Eketė hillfort

Mounds

Eketė hillfort stands on the right bank of Eketė Brook near its confluence with Danė-Akmena Rivers. At present, Eketė Brook is been impounded and the hillfort stands on the north-western bank of the pond by the dam. It can be reached by the Klaipėda-Palanga highway turning to the paths on the left bank of Danė River and going 3,5 km.

Hillfort top forms uneven 110 m long and 105 m wide quadrant surrounded with a semi-circular 130 m long, 8 m high and 22 m wide rampart covering its northern side. On the external side of the rampart, there are remains of another smaller rampart and according to the excavation findings of 1972 there were three more ramparts with ditches in-between them. This wide (up to 20 m) entrenchment line blocked access to the external 9 m high slope of the main rampart from the highland. The hillfort was protected by 10-20 m high steep slopes (presentry, as the water level in the pond has risen their height makes only 8-9 m) and a small rampart along the edge of the hillfort top from the side of Eketė Brook.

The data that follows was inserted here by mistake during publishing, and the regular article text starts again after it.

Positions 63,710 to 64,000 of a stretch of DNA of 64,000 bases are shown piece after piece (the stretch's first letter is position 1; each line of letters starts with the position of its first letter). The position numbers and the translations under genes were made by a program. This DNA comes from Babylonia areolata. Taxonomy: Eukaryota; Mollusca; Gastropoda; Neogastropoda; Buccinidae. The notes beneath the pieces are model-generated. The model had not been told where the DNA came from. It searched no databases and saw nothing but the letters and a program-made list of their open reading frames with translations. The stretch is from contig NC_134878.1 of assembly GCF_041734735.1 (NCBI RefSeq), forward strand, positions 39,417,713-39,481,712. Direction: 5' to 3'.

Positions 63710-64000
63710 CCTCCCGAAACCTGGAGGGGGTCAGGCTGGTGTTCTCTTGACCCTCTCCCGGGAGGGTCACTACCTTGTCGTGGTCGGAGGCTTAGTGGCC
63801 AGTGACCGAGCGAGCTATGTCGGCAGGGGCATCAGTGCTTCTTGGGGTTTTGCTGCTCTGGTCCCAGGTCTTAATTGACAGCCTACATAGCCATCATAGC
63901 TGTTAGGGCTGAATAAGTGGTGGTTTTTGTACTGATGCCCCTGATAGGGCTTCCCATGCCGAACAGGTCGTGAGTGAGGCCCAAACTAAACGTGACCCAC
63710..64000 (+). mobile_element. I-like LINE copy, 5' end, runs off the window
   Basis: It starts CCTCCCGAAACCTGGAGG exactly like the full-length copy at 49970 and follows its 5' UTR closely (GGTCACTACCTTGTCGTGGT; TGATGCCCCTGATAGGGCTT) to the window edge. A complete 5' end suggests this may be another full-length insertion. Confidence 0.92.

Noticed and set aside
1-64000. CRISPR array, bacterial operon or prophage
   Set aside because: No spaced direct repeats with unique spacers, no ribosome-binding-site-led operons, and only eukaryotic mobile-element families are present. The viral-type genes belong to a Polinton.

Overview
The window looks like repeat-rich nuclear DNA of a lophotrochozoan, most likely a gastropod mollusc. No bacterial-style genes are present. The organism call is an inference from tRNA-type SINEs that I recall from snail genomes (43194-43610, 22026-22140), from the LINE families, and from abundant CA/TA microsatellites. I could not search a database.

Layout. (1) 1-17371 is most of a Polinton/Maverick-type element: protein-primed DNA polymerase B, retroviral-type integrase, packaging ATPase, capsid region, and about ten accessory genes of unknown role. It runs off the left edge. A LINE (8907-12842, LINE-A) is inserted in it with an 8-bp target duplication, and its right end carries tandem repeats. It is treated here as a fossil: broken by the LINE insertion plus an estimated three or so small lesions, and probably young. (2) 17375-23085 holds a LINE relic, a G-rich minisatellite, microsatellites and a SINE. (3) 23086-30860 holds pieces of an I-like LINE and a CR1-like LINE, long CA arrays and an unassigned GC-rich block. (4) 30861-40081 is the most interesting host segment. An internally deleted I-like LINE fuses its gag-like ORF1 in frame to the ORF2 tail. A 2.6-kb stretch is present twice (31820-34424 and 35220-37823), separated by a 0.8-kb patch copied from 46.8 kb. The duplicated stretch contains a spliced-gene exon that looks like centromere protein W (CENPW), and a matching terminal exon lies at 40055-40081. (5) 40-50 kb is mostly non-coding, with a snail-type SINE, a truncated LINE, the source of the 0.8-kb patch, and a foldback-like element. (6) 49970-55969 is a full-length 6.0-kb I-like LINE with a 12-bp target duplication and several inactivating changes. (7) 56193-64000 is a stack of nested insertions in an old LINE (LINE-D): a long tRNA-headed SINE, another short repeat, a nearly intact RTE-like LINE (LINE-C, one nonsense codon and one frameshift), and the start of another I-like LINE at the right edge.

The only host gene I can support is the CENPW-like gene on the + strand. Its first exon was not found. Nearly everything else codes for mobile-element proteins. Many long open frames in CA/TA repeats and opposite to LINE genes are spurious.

Hillfort used to host the Curonian castle Eketė (Latin - Akutte) mentioned in 1253 in the Act on the Curonian Land Distribution. The size of the hillfort implies that it had to be a fortified city centre rather than a castle, especially considering that northwards from the hillfort there was an ancient settlement covering the territory of at least 6 ha. Eketė hillfort is the best-researched hillfort of Klaipėda District.

In 1972 archaeoogist Algimantas Merkecičius (1933-2014) aurveyed a 240 marea in the eastern part of the hillfort top and found a 0,3-1,4 m thick cultural layer rich with artefacts and construction remains. Among the most interesting findings there was a kit of iron carpentry tools (a chisel, an adze, a piercer and a drawing-knife) implying that excavations uncovered a carpentry workshop. Other findings were a socketed arrowhead, Roman coins, an amber spindle, glass beads and ceramic weights for a vertival loom. There findings, as well as even, rough and thrown pottery, imply that the hillfort was inhabited for over a thousand years - from the early 1st millennium A.D. till the mid13th century.

A thick (up to 0,7 m) cultural layer dating back to the period can be found both on the hillfort top and at the settelent site surveyed in 1972 and later investigated further. The treasures of the main rampart surmounting the hillfort remain unrevealed.

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